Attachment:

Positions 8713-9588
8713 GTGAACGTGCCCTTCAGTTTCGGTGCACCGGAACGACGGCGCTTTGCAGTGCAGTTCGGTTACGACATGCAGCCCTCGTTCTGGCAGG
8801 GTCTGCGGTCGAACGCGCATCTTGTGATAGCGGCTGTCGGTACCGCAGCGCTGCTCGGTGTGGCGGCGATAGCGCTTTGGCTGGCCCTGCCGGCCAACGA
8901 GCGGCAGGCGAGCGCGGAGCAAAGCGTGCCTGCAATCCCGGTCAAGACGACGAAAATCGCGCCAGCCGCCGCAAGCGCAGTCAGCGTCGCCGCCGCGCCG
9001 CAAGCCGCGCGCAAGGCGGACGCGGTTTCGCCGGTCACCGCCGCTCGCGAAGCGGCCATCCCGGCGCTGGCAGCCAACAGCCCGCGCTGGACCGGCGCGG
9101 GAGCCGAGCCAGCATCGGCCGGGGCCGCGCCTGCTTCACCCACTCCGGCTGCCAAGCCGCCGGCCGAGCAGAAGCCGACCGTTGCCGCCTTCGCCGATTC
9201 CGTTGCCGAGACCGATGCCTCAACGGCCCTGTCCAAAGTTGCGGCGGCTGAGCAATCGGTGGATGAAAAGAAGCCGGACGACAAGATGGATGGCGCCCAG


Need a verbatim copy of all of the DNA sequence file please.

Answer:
Positions 8713-9588
8713 GTGAACGTGCCCTTCAGTTTCGGTGCACCGGAACGACGGCGCTTTGCAGTGCAGTTCGGTTACGACATGCAGCCCTCGTTCTGGCAGG
8801 GTCTGCGGTCGAACGCGCATCTTGTGATAGCGGCTGTCGGTACCGCAGCGCTGCTCGGTGTGGCGGCGATAGCGCTTTGGCTGGCCCTGCCGGCCAACGA
8901 GCGGCAGGCGAGCGCGGAGCAAAGCGTGCCTGCAATCCCGGTCAAGACGACGAAAATCGCGCCAGCCGCCGCAAGCGCAGTCAGCGTCGCCGCCGCGCCG
9001 CAAGCCGCGCGCAAGGCGGACGCGGTTTCGCCGGTCACCGCCGCTCGCGAAGCGGCCATCCCGGCGCTGGCAGCCAACAGCCCGCGCTGGACCGGCGCGG
9101 GAGCCGAGCCAGCATCGGCCGGGGCCGCGCCTGCTTCACCCACTCCGGCTGCCAAGCCGCCGGCCGAGCAGAAGCCGACCGTTGCCGCCTTCGCCGATTC
9201 CGTTGCCGAGACCGATGCCTCAACGGCCCTGTCCAAAGTTGCGGCGGCTGAGCAATCGGTGGATGAAAAGAAGCCGGACGACAAGATGGATGGCGCCCAG